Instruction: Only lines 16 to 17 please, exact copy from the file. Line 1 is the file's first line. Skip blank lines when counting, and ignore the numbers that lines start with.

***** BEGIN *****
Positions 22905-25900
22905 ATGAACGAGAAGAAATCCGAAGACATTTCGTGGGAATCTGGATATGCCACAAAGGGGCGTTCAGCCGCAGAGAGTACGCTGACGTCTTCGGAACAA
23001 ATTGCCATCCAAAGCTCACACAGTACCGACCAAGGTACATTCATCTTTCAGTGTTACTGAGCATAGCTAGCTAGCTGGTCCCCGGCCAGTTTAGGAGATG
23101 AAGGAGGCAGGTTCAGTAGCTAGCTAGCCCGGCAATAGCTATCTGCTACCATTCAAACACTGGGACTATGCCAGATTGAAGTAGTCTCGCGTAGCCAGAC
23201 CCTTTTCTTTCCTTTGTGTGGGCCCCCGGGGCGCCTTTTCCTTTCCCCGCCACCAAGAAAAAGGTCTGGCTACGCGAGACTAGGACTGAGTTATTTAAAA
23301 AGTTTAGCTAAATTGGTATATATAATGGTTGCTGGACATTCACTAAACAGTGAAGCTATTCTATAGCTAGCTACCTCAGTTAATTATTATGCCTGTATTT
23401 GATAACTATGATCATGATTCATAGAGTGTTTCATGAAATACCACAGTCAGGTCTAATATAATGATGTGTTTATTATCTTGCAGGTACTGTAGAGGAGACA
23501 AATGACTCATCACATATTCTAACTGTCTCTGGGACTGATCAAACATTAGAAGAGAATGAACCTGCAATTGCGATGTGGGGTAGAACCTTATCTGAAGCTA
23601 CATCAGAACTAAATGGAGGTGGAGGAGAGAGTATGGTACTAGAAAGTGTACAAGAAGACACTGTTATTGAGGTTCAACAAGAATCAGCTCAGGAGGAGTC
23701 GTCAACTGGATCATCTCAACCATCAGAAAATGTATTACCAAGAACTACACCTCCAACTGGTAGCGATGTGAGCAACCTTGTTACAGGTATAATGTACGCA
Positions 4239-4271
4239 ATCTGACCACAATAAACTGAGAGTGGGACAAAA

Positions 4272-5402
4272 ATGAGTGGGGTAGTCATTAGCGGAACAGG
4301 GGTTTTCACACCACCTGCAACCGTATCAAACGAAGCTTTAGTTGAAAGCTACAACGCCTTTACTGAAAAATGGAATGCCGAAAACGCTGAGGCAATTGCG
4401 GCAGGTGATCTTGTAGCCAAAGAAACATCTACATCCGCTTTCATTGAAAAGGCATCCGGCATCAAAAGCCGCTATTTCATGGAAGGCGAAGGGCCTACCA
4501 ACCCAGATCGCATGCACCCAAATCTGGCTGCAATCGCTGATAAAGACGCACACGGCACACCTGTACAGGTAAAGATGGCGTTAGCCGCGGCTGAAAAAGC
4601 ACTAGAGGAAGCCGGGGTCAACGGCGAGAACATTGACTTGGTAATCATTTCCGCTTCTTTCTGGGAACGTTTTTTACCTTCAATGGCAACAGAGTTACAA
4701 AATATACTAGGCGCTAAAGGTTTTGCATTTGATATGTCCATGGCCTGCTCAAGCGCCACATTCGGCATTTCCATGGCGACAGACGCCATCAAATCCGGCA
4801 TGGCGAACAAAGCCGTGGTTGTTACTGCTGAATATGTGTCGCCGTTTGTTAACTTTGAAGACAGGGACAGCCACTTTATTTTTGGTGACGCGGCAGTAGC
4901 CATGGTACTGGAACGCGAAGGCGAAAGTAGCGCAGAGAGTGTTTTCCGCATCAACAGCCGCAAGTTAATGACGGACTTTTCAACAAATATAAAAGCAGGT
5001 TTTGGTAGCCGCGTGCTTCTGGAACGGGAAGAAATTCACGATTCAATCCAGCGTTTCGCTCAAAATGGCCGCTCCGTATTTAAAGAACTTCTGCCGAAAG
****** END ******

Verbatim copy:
4401 GCAGGTGATCTTGTAGCCAAAGAAACATCTACATCCGCTTTCATTGAAAAGGCATCCGGCATCAAAAGCCGCTATTTCATGGAAGGCGAAGGGCCTACCA
4501 ACCCAGATCGCATGCACCCAAATCTGGCTGCAATCGCTGATAAAGACGCACACGGCACACCTGTACAGGTAAAGATGGCGTTAGCCGCGGCTGAAAAAGC